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  • Gemma Morgan, Howells Associates Legal Director

EU Market Abuse Regulation – Periodic Financial Information and Inside Information

On 16 April 2019, the FCA published its 23rd Primary Market Bulletin. The bulletin summarises the feedback received by the FCA on the issue of identifying and handling inside information during the preparation of periodic financial reports.

The Background

The Market Abuse Regulation (MAR) requires the disclosure of price sensitive inside information so as to enable markets to operate efficiently. However, MAR recognised that there can be legitimate circumstances in which a company should be able to delay the release of such information.

MAR requires three tests before information can be kept ‘inside’

  1. Immediate disclosure likely to prejudice the Company’s legitimate interests;

  2. Delay is not likely to mislead the public;

  3. The Company is able to keep the information confidential.

The ESMA guidelines (October 2016) added more colour

1. When could it be in the legitimate interests to keep information “inside”?

Three useful examples included in the guidelines were:

  • The outcome of negotiations could be jeopardised by immediate public disclosure (e.g. mergers, acquisitions)

  • The company is in major financial difficulties and disclosure could prejudice these negotiations

  • Risks to intellectual property rights if immediate disclosure were to occur

2. When may non-disclosure mislead the public?

Examples given by ESMA include:

  • The information is materially different to previous public announcements

  • The information concerns the fact that the Company’s previously published financial objectives are not likely to be met;

  • The inside information is in contrast to market expectations

FCA 23rd Primary Market Bulletin Update

Periodic financial information

Of course, the production by a Company of its periodic financial reports can be a time at which concerns and therefore debates arise as to whether information is inside information and whether it may/should be kept inside. In the context of the requirements of MAR and the October 2016 Guidelines the FCA consulted on updating guidance note UKLA/TN/506.1 which deals with periodic financial reports and inside information. The guidance note builds on ESMA guidelines. It represents a significant re-write of the previous version of UKLA/TN/506.1.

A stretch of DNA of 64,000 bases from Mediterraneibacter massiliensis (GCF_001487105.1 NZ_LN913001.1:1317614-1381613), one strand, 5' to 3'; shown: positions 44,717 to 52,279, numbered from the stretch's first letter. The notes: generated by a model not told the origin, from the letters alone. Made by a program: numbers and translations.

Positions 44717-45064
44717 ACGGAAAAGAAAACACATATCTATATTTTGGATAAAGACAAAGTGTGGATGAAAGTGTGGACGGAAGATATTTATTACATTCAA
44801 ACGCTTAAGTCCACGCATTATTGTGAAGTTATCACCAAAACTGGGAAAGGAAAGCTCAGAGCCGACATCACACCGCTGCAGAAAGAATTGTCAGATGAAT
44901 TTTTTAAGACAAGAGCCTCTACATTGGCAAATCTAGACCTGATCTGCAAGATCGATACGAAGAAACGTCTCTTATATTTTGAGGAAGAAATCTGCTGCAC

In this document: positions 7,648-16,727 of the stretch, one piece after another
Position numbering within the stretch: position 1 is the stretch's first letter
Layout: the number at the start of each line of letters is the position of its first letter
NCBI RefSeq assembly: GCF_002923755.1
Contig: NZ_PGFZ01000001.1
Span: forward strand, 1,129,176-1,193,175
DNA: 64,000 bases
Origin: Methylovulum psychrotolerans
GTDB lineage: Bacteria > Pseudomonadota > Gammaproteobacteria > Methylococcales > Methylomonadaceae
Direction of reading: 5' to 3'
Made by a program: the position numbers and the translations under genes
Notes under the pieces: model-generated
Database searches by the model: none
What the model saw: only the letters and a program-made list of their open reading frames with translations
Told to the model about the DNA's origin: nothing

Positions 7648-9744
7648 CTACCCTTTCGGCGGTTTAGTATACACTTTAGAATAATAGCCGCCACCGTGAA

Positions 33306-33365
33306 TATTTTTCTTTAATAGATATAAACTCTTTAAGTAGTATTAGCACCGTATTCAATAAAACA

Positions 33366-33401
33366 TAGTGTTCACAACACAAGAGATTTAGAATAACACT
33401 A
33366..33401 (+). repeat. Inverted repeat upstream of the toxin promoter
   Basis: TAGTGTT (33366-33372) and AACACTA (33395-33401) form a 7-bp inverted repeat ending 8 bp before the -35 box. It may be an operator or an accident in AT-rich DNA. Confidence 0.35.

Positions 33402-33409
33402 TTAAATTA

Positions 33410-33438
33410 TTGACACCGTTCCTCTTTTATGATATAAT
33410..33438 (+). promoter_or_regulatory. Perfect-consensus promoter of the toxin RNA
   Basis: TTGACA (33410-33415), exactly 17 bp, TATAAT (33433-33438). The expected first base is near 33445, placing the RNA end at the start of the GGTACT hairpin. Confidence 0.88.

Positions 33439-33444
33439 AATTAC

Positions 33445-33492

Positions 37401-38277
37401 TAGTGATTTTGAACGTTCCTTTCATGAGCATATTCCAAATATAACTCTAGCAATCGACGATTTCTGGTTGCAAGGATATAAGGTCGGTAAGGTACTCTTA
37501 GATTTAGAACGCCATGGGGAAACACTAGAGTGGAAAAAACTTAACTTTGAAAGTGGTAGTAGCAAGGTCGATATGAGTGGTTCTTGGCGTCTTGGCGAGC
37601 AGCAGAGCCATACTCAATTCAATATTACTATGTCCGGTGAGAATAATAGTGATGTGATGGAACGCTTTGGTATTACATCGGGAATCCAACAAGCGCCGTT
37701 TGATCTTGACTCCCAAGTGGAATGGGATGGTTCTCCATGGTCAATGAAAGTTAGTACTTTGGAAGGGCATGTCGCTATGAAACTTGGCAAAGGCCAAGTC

The outcome of the consultation is that several suggestions from issuers and stakeholders would have inappropriately softened or directly contradicted the key messages that the FCA wants to communicate.

Ongoing assessment?

One criticism of the draft report by respondents was a requirement for an assessment process which is ongoing throughout the period of preparing the financial reports. This remains but the FCA clarify that ongoing review does not necessarily have to involve regular board or disclosure committee meetings – the role of ongoing review can be delegated to appropriately qualified individuals. The FCA specifically say “it is not acceptable for a firm to take a view at a given point in time and to remain of that view [….] without undertaking further assessment”.

Should or could?

A further comment makes it clear that financial results could constitute inside information but equally, they could not.

Blanket approach?

This deals with a point raised in the draft technical note that Companies must not take a blanket approach – for example, that information in financial reports is always (or is never) inside information. Blanket approaches simply must not be taken.

The importance of confidentiality

The FCA will, however, update the guidance to clarify that, in order to delay disclosing inside information in line with Article 17 of the Market Abuse Regulation, an issuer must be able to ensure the confidentiality of the information in question.

For further information:

ESMA October 2016 guidelines:

Draft Technical note:

Market Bulletin 19 (introducing the proposed changes):

Disclaimer This news item should not be taken as definitive advice; they are Howells' understanding of the FCA update and MAR. They are not to be taken as a legal opinion and you should gain appropriate advice before taking any action.